Some time ago, the baker at work asked me to make litle chairs for knitted rats from Thailand. Yes, I know, so far so ordinary. It’s the sort of thing people ask all the time.
This is one of the rats in question –
Not easily stable so a stool wouldn’t work. It had to be a chair, with arms, and a means to lead the tail out of the back. I only have to make two. I didn’t promise a table with cards and ashtray and whisky bottle but I’ll make a table anyway. It just doesn’t need to be ready in time.
Time is less flexible than I thought it would be. I have to be away for a few days next week because of a reason so I have to finish these to hand over on Monday. That should not be a problem.
It does mean, however, that I won’t have the model for Lesia ready in time. So I’ll just tell you now. It’s a monster truck made by combining a Mercedes Actros chassis with… a Trabant. It will have smokers inside. Who wants to donate to Lesia and get it when it’s done? Biggest donation gets it, every donation gets a signed book. Random books, sorry, unless you have a wonky table and want a particular book thickness. Just let me know by email (contact page) how much you donated and an address for the book/model.
Note that I might not be able to post until the week after next.
Okay, back to the little chairs. Photos come variously from the garage or the indoor workshop depending on how cold it was. Here is the starting material, cut to manageable lengths.
The plum wood has lots of little side shoots that need to be cut off I could have just planed them into little planks but that’s too easy. Besides, rat chairs wouldn’t look like they came from IKEA. I needed to work on ‘rustic’ as a theme.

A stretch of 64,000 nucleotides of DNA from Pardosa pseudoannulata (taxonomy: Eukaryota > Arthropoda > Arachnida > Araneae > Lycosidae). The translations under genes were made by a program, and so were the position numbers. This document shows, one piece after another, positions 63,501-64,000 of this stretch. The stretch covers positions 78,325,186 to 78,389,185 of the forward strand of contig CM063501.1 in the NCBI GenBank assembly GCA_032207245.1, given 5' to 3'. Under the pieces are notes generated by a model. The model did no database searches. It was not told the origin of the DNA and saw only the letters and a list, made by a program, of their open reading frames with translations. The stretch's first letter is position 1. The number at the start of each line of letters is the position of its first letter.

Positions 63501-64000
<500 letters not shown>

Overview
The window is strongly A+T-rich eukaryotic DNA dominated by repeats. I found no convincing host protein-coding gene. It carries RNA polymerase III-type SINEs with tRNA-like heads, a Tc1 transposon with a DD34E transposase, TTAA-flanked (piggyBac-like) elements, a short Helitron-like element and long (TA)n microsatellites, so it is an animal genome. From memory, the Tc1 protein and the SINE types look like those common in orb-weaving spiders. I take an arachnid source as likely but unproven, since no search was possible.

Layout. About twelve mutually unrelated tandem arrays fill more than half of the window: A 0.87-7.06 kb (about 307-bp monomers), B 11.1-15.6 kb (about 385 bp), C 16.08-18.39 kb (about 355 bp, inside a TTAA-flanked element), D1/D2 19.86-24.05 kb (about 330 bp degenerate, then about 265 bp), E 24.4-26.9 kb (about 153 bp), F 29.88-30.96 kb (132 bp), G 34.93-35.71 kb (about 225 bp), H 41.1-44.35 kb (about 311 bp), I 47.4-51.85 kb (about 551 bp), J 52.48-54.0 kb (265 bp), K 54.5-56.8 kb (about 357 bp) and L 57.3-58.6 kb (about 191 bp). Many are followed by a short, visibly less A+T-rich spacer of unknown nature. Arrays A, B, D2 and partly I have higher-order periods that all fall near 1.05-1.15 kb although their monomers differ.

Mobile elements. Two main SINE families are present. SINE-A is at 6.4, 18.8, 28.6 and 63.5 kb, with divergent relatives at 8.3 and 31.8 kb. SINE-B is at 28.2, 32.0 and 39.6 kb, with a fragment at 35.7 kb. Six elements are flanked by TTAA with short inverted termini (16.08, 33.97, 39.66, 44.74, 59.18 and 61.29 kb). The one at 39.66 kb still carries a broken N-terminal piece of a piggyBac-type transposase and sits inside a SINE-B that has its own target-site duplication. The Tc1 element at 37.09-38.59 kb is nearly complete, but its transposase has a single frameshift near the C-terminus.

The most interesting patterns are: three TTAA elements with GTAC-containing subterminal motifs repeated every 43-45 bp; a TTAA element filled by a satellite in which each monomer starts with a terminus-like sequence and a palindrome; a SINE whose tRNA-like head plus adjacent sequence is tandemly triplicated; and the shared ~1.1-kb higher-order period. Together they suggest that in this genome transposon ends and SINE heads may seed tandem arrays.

Taking off the side shoots would probably best be done with some delicate tiny tool from my toolbox. A Dremel with a saw blade, perhaps. I used this:
I didn’t want to take the bark off completely, just enough to be sure there’d be no flaking later on. So coarse sandpaper was good enough to get to where I wanted. And, apart from slightly shortening one finger, no injuries to report.
This is where things started to go wrong. And a tad painful. I had planned proper mortice and tenon joints but plum wood wasn’t playing. It holds and holds and then just lets go. Injuries were minor but too frequent.
Then Sensible Brain Cell spoke up. ‘They only have to hold up knitted rats. You don’t have to make them to support any tonnage’.Why that brain cell waited so long I’ll never know. Possibly because I don’t usually listen.
Now the joins will be simple. Filed curves in the ends of the pieces with gold-plated pins drilled and glued through.
So here are all the bits, filed and ready to start putting together.
So ends part one. Part two will see the bits being assembled into something that looks a bit like a chair.